Much have I travell'd in the realms of gold (1)
The world of poetry is, for the speaker, like undiscovered lands rich in gold. More than that, because gold is found underground, Keats implies that most of what poetry has to offer is beneath the surface. You dig? (Sorry, we couldn't help ourselves.)
Oft of one wide expanse had I been told That deep-brow'd Homer ruled as his demense (6-7)
Calling Homer "deep-brow'd" doesn't mean he needs to pluck. Keats is trying to communicate the solemnity and power he sees in great poets by imagining Homer as a wise ruler.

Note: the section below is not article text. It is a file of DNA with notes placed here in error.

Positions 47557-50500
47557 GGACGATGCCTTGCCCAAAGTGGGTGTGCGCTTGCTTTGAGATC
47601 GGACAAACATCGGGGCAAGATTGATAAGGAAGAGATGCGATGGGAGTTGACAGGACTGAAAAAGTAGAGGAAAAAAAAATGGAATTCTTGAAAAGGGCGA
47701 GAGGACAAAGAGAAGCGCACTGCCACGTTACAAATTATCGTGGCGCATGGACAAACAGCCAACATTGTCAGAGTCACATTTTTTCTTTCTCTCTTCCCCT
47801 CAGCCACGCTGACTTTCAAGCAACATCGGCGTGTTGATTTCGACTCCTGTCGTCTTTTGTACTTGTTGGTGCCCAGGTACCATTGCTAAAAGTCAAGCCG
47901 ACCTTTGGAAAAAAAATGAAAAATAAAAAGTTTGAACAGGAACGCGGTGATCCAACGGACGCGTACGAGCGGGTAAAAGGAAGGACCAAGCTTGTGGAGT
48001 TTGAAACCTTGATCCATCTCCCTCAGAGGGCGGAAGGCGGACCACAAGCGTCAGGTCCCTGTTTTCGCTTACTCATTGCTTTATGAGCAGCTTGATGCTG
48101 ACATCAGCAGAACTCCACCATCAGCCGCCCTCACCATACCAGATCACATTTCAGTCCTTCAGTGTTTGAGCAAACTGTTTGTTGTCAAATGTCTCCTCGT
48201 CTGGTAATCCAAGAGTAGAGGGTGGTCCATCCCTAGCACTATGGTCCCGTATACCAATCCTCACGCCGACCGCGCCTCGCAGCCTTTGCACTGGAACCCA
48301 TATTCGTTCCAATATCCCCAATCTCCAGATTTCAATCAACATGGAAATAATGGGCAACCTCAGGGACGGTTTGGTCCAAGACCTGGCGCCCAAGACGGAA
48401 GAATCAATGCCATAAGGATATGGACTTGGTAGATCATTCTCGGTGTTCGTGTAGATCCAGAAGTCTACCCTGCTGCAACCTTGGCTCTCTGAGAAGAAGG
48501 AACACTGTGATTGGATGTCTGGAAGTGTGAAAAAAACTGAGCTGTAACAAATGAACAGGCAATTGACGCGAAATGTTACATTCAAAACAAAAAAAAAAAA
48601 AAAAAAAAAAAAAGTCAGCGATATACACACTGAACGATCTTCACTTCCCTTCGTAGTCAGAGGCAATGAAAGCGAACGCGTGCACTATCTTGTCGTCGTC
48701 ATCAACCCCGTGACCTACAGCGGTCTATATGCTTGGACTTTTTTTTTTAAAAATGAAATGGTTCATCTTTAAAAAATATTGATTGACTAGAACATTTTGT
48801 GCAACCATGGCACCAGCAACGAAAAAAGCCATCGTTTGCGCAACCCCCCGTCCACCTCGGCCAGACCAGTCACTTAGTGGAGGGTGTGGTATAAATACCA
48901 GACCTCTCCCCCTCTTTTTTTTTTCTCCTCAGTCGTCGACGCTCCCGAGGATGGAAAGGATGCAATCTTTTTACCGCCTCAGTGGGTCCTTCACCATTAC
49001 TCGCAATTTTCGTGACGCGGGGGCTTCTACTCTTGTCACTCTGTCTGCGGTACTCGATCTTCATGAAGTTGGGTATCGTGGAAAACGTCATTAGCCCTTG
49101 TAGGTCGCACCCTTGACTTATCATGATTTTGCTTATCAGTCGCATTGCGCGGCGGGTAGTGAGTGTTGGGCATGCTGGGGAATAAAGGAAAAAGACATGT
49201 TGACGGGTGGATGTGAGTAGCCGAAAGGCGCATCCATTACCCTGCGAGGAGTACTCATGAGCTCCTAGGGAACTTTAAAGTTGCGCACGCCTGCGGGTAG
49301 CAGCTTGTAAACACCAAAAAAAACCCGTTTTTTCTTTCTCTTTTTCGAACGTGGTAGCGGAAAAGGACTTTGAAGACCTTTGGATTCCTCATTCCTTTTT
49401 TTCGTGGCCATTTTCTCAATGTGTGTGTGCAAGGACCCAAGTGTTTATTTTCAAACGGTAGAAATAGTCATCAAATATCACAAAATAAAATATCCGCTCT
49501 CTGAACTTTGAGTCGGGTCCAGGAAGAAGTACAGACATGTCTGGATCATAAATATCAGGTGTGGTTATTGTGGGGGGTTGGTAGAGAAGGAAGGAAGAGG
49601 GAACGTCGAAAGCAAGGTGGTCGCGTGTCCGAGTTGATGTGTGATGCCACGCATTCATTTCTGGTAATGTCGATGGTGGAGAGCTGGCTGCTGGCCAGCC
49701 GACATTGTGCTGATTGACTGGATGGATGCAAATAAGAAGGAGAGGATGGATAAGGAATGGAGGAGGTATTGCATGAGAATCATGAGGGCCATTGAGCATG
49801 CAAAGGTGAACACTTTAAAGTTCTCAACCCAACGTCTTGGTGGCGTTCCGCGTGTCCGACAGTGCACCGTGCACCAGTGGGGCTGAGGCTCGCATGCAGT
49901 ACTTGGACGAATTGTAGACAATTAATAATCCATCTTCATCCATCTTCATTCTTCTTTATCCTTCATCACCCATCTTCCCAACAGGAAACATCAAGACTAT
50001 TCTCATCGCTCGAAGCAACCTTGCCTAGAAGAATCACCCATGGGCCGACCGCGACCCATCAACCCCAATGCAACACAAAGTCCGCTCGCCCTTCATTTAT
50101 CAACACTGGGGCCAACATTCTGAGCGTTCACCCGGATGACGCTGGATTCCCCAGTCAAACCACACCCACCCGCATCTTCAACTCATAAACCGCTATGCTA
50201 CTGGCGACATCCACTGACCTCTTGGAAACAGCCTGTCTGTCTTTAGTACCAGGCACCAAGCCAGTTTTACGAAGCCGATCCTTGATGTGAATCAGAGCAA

Yet did I never breathe its pure sereneTill I heard Chapman speak out loud and bold (8)
To Keats, poets weren't sissies sitting on some hillside writing in notebooks. They were powerful bards (4) who spoke audibly and told grand epics (hence the "loud" and "bold"). Ironically, he shares this belief in a little poem he wrote in his notebook.